"A week-old agreement among House Democrats to smooth out disparities in the way Medicare reimburses rural and urban health providers is in danger of crumbling, as disputes erupted Friday over what actually was agreed to," The Wall Street Journal
reports. "Some lawmakers from states with high health-care costs are also pressing House Democratic leaders for changes to the deal to ensure that their doctors and hospitals don't see too big of a bite. … Lawmakers from populous areas are questioning whether the deal on geographic disparities should be altered to allow more time for Medicare changes to take effect, since there is no longer the urgency of putting those changes into effect before the public option is rolled out. Another issue is for how long a period of time after changes go into effect urban hospitals should be 'held harmless,' meaning they won't see their Medicare reimbursements cut" (Vaughan, 8/2). The Des Moines Register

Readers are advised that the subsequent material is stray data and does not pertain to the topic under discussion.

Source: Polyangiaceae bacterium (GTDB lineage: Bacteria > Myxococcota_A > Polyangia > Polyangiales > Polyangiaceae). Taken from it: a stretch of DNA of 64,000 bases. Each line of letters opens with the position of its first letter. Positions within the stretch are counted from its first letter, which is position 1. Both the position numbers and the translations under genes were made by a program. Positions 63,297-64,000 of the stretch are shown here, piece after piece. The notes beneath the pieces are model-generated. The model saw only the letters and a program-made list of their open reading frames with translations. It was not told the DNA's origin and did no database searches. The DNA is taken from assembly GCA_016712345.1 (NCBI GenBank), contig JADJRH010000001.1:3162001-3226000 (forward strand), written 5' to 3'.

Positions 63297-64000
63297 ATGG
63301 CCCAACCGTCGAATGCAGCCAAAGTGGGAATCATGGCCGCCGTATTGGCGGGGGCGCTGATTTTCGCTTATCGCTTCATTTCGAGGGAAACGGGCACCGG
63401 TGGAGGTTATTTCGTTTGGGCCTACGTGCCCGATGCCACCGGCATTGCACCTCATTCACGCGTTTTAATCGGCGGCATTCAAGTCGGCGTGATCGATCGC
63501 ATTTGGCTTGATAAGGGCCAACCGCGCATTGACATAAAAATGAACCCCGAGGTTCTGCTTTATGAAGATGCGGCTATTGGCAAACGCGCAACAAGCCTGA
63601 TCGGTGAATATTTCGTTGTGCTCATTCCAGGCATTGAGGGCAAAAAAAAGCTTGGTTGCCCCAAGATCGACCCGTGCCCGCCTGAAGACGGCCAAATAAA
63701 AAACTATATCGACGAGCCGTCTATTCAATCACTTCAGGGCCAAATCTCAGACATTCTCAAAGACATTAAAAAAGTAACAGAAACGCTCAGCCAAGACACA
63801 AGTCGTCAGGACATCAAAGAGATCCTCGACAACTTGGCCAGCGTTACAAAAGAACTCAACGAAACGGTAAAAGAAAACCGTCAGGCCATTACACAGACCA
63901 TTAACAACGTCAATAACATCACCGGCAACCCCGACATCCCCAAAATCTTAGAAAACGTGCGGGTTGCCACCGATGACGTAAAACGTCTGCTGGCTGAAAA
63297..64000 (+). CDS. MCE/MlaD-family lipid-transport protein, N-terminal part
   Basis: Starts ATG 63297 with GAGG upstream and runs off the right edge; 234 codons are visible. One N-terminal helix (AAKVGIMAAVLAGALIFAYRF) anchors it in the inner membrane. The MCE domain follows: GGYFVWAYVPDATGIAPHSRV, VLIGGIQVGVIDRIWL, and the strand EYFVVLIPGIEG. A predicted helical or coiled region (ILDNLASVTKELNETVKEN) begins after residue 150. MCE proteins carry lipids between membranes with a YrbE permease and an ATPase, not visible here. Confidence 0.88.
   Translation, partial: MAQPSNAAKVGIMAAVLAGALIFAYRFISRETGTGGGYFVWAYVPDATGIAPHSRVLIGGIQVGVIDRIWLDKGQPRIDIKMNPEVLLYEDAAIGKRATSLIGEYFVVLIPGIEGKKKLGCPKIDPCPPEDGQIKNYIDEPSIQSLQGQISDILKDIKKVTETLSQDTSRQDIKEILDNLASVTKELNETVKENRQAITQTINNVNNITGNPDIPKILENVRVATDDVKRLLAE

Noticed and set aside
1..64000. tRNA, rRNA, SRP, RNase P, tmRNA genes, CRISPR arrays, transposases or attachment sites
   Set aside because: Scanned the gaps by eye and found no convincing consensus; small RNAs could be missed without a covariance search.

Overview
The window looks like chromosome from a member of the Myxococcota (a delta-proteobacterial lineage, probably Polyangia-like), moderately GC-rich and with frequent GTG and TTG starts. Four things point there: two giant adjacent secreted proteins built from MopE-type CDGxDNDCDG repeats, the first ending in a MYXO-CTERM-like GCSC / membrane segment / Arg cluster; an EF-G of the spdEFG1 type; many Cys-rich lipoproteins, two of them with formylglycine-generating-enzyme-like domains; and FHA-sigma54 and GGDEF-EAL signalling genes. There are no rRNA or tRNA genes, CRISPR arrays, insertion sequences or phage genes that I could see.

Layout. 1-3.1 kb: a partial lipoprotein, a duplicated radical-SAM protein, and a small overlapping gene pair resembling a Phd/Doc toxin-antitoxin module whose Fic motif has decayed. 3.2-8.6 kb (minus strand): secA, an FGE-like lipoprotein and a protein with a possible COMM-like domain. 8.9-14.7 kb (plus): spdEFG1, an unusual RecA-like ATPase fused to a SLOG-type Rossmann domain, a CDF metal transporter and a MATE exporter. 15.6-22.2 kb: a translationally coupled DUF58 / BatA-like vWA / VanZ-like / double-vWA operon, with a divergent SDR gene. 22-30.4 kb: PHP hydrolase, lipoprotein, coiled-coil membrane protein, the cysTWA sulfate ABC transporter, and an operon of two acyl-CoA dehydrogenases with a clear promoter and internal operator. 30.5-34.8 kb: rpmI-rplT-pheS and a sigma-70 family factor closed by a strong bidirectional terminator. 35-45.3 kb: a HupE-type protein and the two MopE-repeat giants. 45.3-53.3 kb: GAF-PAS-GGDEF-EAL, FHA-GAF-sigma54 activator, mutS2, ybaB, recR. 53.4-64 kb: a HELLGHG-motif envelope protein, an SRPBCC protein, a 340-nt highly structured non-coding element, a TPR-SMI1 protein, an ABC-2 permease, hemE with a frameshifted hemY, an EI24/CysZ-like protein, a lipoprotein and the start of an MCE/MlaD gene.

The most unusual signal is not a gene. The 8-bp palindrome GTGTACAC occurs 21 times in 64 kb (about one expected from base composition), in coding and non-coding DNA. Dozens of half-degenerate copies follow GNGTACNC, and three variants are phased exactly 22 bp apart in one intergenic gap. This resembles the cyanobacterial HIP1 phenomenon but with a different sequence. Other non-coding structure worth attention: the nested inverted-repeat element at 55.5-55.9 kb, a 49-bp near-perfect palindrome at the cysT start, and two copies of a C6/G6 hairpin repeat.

reports from Marshalltown, Iowa, that "America's health care system would not be in such dire straits if everybody used medical care the way people here do. ... A national researcher found that Medicare, the giant federal insurance program for the elderly and disabled, spends substantially less on patients from Marshalltown than it spends on patients from most other Iowa areas. The program spent $4,169 in 2006 for each Medicare member in Marshalltown, compared with an Iowa average of $6,572 and a national average of $8,304, according to a study by Dartmouth College." Those low costs "might be due partly to a relatively small supply of doctors. According to figures compiled by the Iowa Medical Society, there is one physician for every 493 residents in the state. That puts Iowa in 44th place nationally. … Iowa's doctors also are more likely to be primary-care physicians, who health-cost experts say tend to practice relatively inexpensive medicine" (Leys, 8/2).
At the other end of the spectrum, Dallas, Texas, "ranks among top U.S. spenders for health care," The Dallas Morning News
reports. "Faced with data showing Dallas doesn't give good value for money in health care, North Texas medical, insurance and other business leaders are discussing a transformation of one of the area's biggest industries to curb spending and improve quality. … Dartmouth research with Medicare data shows Dallas among the highest-spending areas of the country, and with some of the most rapidly escalating costs. If the area's doctors and hospitals practiced medicine as it's done in Waco, Dartmouth concluded that Dallas could save $1 billion a year just in Medicare spending" (Landers, 8/2).